Significant changes in how history is taught

The description of how history is taught in our classrooms ("Review what students are taught in history class" by Mr Kwan Jin Yao; Wednesday) appears to have neglected the recent changes made not only to pedagogy but also to the content covered.

As a history teacher, I have witnessed and experienced the changes to the teaching of the subject since the end of the 1990s.  

One criticism highlighted was the over-emphasis on post-1965 Singapore, with little focus on ancient and modern Singapore.

However, there are chapters in the lower-secondary syllabus devoted to pre-colonial Singapore, emphasising the island's importance in the regional trade networks before 1819, as well as the transformation of Singapore under British colonial rule.

Even though the post-independence period is weighed more towards nation-building, an awareness of this period is crucial as part of the process of inculcating a sense of national identity among Singaporeans.

At the higher levels, students are further exposed, through engaging with historical sources, historiography and critical thinking.

These offer opportunities for students to explore diverse narratives and interpretations on historical events.

The A-level syllabus, in fact, enables students to examine the various dichotomies inherent in the development of political structures, not only in Singapore, but in the region as well.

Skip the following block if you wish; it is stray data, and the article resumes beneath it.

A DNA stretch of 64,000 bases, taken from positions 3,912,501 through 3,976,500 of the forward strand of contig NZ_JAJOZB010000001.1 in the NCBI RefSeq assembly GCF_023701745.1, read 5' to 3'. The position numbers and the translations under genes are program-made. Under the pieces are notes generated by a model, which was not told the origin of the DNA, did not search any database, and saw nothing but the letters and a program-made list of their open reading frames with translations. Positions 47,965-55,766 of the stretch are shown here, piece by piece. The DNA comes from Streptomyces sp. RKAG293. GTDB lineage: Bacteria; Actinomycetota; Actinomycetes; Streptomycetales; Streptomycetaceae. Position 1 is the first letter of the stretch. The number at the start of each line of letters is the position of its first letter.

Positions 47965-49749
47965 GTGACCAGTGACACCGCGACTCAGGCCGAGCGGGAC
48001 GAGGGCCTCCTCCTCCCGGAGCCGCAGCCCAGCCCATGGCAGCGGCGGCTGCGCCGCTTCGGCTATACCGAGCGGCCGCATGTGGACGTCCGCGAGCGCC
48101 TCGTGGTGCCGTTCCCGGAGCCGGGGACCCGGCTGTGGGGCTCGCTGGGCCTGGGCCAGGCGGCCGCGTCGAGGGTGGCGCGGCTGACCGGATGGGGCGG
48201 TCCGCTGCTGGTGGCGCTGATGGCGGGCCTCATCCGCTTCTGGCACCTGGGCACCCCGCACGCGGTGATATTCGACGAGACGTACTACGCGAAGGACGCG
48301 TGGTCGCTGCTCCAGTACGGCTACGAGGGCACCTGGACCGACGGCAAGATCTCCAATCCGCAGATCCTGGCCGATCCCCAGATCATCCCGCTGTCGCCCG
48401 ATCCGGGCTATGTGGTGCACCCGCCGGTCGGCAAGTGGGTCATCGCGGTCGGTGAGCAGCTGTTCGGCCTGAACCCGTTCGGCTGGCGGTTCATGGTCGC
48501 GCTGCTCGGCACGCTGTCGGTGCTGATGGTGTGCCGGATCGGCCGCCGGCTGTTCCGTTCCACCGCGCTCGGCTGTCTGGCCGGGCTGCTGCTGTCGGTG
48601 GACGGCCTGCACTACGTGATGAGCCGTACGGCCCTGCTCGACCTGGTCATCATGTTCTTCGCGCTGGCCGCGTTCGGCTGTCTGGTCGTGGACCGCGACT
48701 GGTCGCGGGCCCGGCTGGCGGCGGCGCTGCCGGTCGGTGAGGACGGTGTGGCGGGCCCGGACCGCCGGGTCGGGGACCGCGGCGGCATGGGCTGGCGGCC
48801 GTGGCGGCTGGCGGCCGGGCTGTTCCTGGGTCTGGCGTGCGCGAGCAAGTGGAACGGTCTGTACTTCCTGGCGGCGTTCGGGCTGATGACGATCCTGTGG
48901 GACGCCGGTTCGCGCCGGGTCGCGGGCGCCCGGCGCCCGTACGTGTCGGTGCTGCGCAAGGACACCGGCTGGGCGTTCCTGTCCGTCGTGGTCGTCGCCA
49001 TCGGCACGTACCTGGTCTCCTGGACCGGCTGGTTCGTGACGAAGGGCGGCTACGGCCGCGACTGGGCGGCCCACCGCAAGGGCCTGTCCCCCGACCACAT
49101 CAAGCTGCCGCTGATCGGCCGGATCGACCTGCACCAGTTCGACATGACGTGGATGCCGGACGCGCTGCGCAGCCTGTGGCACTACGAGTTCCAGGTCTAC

For instance, as part of the learning outcome for the topic on political structures, students are required to make considered assessments on how democratic South-east Asian countries are, Singapore being of no exception.

In no way have educators been limited by "out of bounds" markers to downplay or exclude certain topics. 

Not only have significant changes taken place in the coverage of the content, the Ministry of Education has periodically engaged students and current educators through focus group discussions to gather feedback on how the subject is delivered in school.

Regular workshops also provide the platform for practitioners to acquaint themselves with the latest pedagogical trends.

Contrary to Mr Kwan's claims, many history lessons today are increasingly underpinned by an inquiry-based approach, as educators continue to make the learning of history not only enriching, through the delivery of content, but also pivotal in the development of critical thinking skills, which will prove valuable in the 21st century.

Teh Chee Siong 

A version of this article appeared in the print edition of The Straits Times on August 21, 2015, with the headline 'Significant changes in how history is taught'. Print Edition | Subscribe